Must-Read Books for Construction Managers

Want to know the best books for construction managers? Read on!

Don't worry, we won't make you read that much.
All the books you'll ever need. Alfredo Lietor / EyeEm/Getty Images

Think books for construction management are outdated? There’s no technology in the world that can beat a printed book for instant-on flipping and dipping for nuggets of information to help you at work. If you’d rather not lug hardbacks or paperbacks around, many are also available in digital versions for your tablet or your smartphone. We’ve chosen books for this list that:

  • Help you do a better job in construction management
  • Round out your practical construction know how rapidly and without too much effort
  • Are easy to read in little bits or in bigger chunks, depending on your agenda
  • Don’t cost an arm and a leg (an affordable price tag in each case.)

You’ll find two broad categories: those that focus specifically on construction management; and those that present general know-how and skills that are of value in construction management too.

1. Construction Management JumpStart: The Best First Step Toward a Career in Construction Management, by Barbara J. Jackson.

This book reviews the complete process with information on estimating construction project costs, obtaining work, scheduling, safety, quality, risks and new topics like Building Information Modeling (BIM).

2. Building Construction: Project Management, Construction Administration, Drawings, Specs, Detailing Tips, Schedules, Checklists and Secrets Others Donʹt Tell You, by Gang Chen.

Read this one for an ‘insider’ view of the construction industry. It uncovers tips and tricks, as well as principles, using practical examples to explain how to handle different problems and issues.

3. Running a Successful Construction Company (For Pros, by Pros), by David Gerstel.

Here’s the perspective of someone who has decades-long experience in running a construction company, with practical information and instruction on small business management for contractors.

4. Fundamentals of Building Construction: Materials and Methods, by Edward Allen and Joseph Iano.

Wondering about that wood frame, thermal insulation, moisture control, masonry or concrete? Dip into this work for comprehensive information on what you’re building as well as how to manage it all.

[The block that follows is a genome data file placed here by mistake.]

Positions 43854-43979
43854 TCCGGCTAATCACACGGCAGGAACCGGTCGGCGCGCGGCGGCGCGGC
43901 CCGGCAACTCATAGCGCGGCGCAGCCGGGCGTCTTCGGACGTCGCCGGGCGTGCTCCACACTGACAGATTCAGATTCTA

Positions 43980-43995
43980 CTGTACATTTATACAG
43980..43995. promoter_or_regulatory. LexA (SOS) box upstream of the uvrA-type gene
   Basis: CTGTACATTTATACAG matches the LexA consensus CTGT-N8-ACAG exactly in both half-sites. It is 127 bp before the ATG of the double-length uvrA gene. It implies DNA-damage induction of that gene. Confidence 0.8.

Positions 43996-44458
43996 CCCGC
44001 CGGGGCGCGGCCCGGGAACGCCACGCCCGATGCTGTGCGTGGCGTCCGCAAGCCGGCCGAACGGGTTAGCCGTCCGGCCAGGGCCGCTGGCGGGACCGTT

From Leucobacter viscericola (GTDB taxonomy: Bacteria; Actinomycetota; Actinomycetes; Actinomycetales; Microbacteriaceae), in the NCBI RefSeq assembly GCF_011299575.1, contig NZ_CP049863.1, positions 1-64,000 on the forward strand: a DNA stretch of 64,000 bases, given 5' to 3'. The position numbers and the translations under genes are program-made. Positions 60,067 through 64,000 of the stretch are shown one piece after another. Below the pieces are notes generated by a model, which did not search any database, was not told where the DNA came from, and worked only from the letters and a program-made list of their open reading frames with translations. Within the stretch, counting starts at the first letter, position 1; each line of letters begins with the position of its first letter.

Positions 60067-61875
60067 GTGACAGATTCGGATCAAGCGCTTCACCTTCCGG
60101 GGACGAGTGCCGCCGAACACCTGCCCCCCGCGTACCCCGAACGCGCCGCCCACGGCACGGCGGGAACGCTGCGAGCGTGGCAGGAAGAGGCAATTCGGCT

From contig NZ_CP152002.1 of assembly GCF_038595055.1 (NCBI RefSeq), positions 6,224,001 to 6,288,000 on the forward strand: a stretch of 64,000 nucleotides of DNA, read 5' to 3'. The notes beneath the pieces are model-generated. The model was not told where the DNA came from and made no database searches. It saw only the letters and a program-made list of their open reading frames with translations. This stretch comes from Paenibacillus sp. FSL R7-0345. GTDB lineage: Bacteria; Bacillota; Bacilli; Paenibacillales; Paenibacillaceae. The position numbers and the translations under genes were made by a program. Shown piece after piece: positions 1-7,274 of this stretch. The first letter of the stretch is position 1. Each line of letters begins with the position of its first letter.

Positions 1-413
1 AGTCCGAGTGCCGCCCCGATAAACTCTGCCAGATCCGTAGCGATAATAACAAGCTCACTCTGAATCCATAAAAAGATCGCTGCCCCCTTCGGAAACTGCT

5. Contract and Commercial Management: The Operational Guide: IACCM Series, Business Management.

Get an excellent grounding in managing contractual relationships in your construction work with customers, partners, subcontractors, and suppliers.

6. Decisive: How to Make Better Choices in Life and Work, by Chip Heath and Dan Heath.

Construction management is all about choices: which customer to serve when, which employees and subcontractors to assign to which project, and so on. Read this to find out how to make the right ones!

7. Getting Things Done: The Art of Stress-Free Productivity, by David Allen.

Is multi-tasking the answer to today’s pressure to do more in construction management? Find out about other options to improve productivity without exhausting yourself in the process.

8. Getting to Yes: Negotiating Agreement Without Giving In, by Roger Fisher, William L. Ury, and Bruce Patton.

Even if some conflicts at your company office or on a construction site are inevitable, if they are handled correctly everybody can come out on them feeling satisfied about the result.

9. Small Business Marketing Kit For Dummies, by Barbara Findlay Schenck.

If you want to do construction management, you need to attract customers with construction projects you can manage. In the true ‘For Dummies’ style of short, pithy sections, livened up with humor.

10. How to Win Friends and Influence People, by Dale Carnegie.

A prime part of construction management is getting on with people and helping to move customers and teams towards desired results. Combine this with the Small Business Marketing Kit For Dummies (see above) to get as much construction work as you can manage.